If a child would not have been born but for a doctor’s negligent failure to advise of the risk of being born with a hereditary disability, and having been born not only has that hereditary disability but also a further congenital disability, can the mother of the child recover damages for the cost of both disabilities or only the costs associated with the hereditary disability in relation to which the doctor was asked to advise?  That was the question the Supreme Court were tasked with answering in the case of Khan (Respondent) v Meadows (Appellant) [2021] UKSC Civ 152.

On 18 June 2021 the Supreme Court handed down the eagerly anticipated judgment. The appeal was unanimously dismissed. 7BR’s Simeon Maskrey QC successfully represented the Respondent as lead counsel.

The appeal concerned whether, in the context of a claim in clinical negligence, the Court should follow the approach to ascertaining the scope of a defendant’s duty of care laid down in the case of South Australia Asset Management Corpn v York Montague Ltd [1997] AC 191 (‘SAAMCO’) and, if so, how that approach is to be applied.  The case turned primarily on the principle that where a defendant provides a service by way of advice or information they will only be liable in damages for losses of a kind which fall within the scope of duty of care.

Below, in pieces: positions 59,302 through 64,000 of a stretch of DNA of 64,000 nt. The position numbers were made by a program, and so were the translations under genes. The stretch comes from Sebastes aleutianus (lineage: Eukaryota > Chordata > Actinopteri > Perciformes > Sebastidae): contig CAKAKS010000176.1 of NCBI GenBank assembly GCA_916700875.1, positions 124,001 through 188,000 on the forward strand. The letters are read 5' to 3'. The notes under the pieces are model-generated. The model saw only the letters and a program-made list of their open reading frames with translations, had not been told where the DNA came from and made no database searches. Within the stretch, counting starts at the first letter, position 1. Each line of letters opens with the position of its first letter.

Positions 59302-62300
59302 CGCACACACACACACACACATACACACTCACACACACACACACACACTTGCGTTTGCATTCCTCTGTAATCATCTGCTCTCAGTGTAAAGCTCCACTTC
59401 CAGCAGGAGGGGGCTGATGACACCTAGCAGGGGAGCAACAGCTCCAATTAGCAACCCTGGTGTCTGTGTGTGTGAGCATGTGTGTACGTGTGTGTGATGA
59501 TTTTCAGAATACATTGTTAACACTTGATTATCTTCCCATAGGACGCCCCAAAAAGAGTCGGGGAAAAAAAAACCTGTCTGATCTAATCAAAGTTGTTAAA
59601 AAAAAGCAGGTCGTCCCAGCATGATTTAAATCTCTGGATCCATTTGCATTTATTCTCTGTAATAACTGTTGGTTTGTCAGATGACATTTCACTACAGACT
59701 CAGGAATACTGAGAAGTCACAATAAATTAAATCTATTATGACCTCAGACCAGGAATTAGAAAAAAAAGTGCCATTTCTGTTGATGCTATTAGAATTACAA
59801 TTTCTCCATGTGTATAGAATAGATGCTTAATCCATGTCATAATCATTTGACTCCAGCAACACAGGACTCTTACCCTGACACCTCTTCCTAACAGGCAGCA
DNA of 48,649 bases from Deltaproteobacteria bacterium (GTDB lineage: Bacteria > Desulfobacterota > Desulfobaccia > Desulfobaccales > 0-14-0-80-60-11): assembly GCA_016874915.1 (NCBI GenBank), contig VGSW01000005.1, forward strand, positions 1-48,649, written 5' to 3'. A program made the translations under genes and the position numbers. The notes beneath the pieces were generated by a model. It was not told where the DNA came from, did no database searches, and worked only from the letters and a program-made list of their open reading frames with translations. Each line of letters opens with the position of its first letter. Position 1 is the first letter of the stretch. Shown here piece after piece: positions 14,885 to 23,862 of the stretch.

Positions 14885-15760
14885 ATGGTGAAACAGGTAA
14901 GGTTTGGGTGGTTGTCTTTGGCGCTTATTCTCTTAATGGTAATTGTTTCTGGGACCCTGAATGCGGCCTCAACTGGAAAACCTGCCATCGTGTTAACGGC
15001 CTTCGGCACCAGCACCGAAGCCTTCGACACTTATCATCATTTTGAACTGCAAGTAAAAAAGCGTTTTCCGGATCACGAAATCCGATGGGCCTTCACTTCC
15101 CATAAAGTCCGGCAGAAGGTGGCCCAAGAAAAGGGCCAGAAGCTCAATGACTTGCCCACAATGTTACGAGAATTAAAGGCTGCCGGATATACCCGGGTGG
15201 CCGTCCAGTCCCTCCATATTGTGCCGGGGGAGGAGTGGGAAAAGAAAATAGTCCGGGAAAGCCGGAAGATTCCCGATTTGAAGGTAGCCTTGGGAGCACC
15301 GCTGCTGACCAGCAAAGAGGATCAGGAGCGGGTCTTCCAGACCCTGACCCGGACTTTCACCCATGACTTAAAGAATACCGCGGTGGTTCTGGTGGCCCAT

It should be noted that Khan v Meadows is one of two appeals heard by the same panel of seven justices examining the application of SAAMCO in different areas. It was handed down and should be read with the Court’s judgment in Manchester Building Society v Grant Thornton UK LLP [2021] UKSC 20. Manchester Building Society considers the application of the SAAMCO principles in a more typical financial setting, where the defending accounting firm negligently advised the claimant building society as to a method of accounting which led them to form contracts which on discovering the negligence had to be ended at significant cost. In that case all losses were within the scope of duty, albeit there was a significant finding of contributory negligence.

The full article, written by Nia Frobisher, can be viewed here.

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